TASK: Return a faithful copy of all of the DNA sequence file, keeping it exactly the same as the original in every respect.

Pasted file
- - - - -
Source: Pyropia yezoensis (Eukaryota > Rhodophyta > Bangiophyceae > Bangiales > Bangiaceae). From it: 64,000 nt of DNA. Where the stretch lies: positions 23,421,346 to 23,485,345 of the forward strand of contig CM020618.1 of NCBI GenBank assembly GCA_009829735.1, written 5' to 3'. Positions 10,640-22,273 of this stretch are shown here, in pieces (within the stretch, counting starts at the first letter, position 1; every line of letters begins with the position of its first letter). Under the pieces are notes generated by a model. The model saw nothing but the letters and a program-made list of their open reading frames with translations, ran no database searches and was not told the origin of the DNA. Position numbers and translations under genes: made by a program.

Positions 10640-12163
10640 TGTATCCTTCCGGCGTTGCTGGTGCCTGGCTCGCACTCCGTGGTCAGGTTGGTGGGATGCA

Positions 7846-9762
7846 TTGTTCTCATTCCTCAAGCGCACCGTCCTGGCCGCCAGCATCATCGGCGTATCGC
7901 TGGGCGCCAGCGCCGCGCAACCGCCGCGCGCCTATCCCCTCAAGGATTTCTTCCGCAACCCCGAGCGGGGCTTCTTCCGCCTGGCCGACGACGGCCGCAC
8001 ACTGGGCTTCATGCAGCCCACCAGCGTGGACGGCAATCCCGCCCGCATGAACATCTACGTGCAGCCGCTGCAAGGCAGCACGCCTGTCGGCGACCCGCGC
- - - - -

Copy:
Source: Pyropia yezoensis (Eukaryota > Rhodophyta > Bangiophyceae > Bangiales > Bangiaceae). From it: 64,000 nt of DNA. Where the stretch lies: positions 23,421,346 to 23,485,345 of the forward strand of contig CM020618.1 of NCBI GenBank assembly GCA_009829735.1, written 5' to 3'. Positions 10,640-22,273 of this stretch are shown here, in pieces (within the stretch, counting starts at the first letter, position 1; every line of letters begins with the position of its first letter). Under the pieces are notes generated by a model. The model saw nothing but the letters and a program-made list of their open reading frames with translations, ran no database searches and was not told the origin of the DNA. Position numbers and translations under genes: made by a program.

Positions 10640-12163
10640 TGTATCCTTCCGGCGTTGCTGGTGCCTGGCTCGCACTCCGTGGTCAGGTTGGTGGGATGCA

Positions 7846-9762
7846 TTGTTCTCATTCCTCAAGCGCACCGTCCTGGCCGCCAGCATCATCGGCGTATCGC
7901 TGGGCGCCAGCGCCGCGCAACCGCCGCGCGCCTATCCCCTCAAGGATTTCTTCCGCAACCCCGAGCGGGGCTTCTTCCGCCTGGCCGACGACGGCCGCAC
8001 ACTGGGCTTCATGCAGCCCACCAGCGTGGACGGCAATCCCGCCCGCATGAACATCTACGTGCAGCCGCTGCAAGGCAGCACGCCTGTCGGCGACCCGCGC